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The Blue Fox by Sjon
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The Blue Fox (2003)

by Sjon

Other authors: See the other authors section.

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2841639,700 (3.97)33
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  1. 00
    The Swan by Guðbergur Bergsson (Tinwara)
    Tinwara: Not just because it's also set in Iceland. Both books are written in an evocative poetic style and animals play an important role
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» See also 33 mentions

English (9)  Dutch (2)  Swedish (1)  Danish (1)  Norwegian (1)  French (1)  All languages (15)
Showing 1-5 of 9 (next | show all)
Strange, spare, and kind of great. ( )
  beckydj | Dec 23, 2013 |
Story of relentless pursuit of a blue fox inan Icelandic, surreal landscape. It reflects the harshness of Icelandic life and culture at an earlier time including rather barbaric treatment of Down's Syndrome children. There is also a mysticism that continues even today. Trolls, elves and hidden people are real. ( )
  EKAdams | Jul 13, 2013 |
22 Sept 2011
It may have the cutest cover of any book I've read as an adult, be described as a "fairy tale", with a recommendation from Bjork, but this story is far from twee.

The original Icelandic title is "Skugga-Baldur", also the name of one of the central characters - not a nice man - whom we first meet as he hunts the blue fox. The harshness of that sound, and the use of his name as the title, far better reflects the tale and its brutal environment. This is not "The Snow Goose" featuring a rare fox instead.

Whilst it's very quick to read, I cannot agree with descriptions of this book as light, given that the plot includes abuse and other ill-treatment of people with learning disabilities, and details about animal hunting.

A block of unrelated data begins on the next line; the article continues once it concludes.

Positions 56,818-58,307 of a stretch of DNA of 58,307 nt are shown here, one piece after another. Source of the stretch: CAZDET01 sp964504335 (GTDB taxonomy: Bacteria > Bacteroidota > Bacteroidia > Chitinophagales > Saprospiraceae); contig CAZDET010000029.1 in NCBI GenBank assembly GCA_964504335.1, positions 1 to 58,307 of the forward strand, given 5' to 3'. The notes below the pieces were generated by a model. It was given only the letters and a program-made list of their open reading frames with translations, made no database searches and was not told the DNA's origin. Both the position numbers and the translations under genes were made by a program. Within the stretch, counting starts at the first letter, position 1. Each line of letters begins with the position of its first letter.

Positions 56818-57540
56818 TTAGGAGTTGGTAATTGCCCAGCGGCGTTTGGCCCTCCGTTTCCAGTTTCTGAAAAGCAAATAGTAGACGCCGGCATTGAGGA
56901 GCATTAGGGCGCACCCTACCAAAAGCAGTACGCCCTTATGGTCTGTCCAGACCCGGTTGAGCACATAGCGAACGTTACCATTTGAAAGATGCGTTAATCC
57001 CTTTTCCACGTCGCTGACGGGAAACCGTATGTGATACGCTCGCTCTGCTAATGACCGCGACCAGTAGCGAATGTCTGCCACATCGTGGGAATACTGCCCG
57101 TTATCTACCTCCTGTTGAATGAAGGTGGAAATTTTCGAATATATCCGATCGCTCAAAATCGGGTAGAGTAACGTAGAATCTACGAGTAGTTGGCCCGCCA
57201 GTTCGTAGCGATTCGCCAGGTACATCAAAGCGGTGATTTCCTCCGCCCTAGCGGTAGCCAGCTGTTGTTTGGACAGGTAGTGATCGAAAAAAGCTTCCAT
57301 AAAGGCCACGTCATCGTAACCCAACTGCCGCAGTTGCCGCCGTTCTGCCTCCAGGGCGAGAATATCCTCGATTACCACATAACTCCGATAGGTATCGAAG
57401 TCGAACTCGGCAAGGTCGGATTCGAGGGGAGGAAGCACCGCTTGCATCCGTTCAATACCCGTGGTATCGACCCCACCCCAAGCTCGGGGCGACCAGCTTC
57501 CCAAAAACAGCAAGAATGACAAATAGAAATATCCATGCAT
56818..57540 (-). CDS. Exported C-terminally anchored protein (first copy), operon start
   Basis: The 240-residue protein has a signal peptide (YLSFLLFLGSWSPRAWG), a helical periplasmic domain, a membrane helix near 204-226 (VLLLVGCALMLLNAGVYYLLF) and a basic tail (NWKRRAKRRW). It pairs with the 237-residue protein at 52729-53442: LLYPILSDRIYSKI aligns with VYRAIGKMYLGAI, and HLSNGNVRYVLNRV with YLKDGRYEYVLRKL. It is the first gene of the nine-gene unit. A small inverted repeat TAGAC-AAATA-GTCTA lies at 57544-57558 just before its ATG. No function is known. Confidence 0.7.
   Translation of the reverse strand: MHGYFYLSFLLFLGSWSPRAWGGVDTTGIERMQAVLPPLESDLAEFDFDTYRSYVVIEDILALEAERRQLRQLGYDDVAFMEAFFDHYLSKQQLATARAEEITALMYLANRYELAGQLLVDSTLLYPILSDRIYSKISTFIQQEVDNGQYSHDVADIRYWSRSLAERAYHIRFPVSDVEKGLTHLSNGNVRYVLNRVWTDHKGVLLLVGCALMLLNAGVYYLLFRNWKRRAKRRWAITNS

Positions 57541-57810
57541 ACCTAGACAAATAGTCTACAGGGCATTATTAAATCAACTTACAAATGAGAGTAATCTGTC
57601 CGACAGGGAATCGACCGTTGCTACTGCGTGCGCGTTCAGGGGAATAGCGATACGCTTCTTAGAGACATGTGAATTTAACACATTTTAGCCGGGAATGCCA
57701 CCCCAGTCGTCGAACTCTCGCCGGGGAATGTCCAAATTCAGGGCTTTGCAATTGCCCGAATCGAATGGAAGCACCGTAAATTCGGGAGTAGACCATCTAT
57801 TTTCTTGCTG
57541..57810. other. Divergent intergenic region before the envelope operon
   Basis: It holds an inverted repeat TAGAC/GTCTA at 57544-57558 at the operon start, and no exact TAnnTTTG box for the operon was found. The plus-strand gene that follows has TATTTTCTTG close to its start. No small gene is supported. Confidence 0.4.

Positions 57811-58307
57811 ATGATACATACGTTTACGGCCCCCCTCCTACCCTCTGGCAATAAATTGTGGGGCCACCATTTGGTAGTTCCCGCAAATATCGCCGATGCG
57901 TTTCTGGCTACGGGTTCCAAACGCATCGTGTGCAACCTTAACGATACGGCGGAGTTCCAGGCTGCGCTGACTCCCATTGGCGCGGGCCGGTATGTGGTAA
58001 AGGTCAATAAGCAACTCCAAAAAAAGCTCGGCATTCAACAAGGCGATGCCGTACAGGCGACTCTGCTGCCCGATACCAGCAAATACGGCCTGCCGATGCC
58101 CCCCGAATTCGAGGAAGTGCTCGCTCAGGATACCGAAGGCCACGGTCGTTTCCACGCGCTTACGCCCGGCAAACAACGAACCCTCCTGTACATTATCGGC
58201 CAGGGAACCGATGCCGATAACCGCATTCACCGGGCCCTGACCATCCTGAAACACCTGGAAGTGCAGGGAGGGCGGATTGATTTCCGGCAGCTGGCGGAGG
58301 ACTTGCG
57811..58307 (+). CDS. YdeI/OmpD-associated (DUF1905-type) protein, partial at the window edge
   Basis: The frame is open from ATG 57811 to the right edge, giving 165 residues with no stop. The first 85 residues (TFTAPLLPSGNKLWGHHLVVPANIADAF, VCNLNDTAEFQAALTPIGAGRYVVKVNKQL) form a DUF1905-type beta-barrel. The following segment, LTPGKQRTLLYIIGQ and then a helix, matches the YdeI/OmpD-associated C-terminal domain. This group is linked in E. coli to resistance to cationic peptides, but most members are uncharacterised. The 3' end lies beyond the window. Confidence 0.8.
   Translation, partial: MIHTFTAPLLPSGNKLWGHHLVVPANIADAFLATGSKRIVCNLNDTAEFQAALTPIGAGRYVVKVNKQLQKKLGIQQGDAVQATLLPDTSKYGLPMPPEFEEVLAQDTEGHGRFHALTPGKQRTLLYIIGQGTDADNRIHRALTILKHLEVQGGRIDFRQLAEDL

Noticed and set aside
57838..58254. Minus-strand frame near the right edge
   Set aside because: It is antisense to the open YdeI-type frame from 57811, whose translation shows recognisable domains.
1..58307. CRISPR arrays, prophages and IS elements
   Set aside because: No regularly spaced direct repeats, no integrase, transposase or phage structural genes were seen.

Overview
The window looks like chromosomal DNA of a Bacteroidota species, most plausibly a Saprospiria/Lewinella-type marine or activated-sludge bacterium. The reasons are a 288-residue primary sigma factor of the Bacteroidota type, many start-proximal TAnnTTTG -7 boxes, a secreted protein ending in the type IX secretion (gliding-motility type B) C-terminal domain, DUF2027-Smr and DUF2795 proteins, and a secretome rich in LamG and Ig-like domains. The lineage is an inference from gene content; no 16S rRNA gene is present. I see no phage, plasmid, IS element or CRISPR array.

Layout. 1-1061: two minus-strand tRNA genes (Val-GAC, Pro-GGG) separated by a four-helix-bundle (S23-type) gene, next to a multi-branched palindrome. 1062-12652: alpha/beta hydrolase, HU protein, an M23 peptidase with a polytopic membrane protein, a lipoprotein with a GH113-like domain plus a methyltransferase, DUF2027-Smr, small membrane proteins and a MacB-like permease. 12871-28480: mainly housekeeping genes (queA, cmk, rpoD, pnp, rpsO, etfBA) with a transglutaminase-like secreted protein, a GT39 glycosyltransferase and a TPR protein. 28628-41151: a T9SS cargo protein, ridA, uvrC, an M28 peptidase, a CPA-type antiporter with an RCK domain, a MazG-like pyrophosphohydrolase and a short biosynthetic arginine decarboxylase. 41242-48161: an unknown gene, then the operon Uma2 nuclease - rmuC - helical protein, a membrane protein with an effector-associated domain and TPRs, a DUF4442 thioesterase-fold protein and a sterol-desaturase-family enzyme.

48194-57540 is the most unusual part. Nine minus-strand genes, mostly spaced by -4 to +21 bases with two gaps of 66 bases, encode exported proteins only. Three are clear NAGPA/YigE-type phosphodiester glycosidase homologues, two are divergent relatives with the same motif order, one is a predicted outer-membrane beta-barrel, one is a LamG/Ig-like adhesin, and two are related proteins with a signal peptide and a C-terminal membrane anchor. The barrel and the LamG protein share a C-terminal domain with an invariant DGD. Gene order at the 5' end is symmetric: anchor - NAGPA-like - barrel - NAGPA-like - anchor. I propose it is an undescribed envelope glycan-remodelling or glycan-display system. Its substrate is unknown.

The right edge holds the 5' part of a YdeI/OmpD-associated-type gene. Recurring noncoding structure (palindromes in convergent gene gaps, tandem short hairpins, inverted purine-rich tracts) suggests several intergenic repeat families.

The book contains two nearly-separate stories, of characters in the same community in nineteenth century rural Iceland. They are only woven together in the final pages, and in such a short novella, this feels disjointed and ultimately rushed.

The style is sparse but descriptive, in the manner of a fairy-tale or myth - but I think the book could have benefited from occasional intrusions of a modern authorial voice in commentary, along the lines of "as people did / said in those days".

This is particularly in the case for the wording sometimes used to describe characters who have Down's syndrome. Having worked with people with learning disabilities, I may be more aware of the relevant issues than some, but even translators and publishers who've never worked in other fields should have some knowledge these days, and should think to check. (Likewise the use of "suffering from" on the back cover blurb.)

Given that this book won awards in its native country and that the author is a poet, I wonder if the language of the original was maybe very beautiful, almost overshadowing the book's faults. Whilst it is somewhat lyrical in English, it is not exceptionally so.

June 2014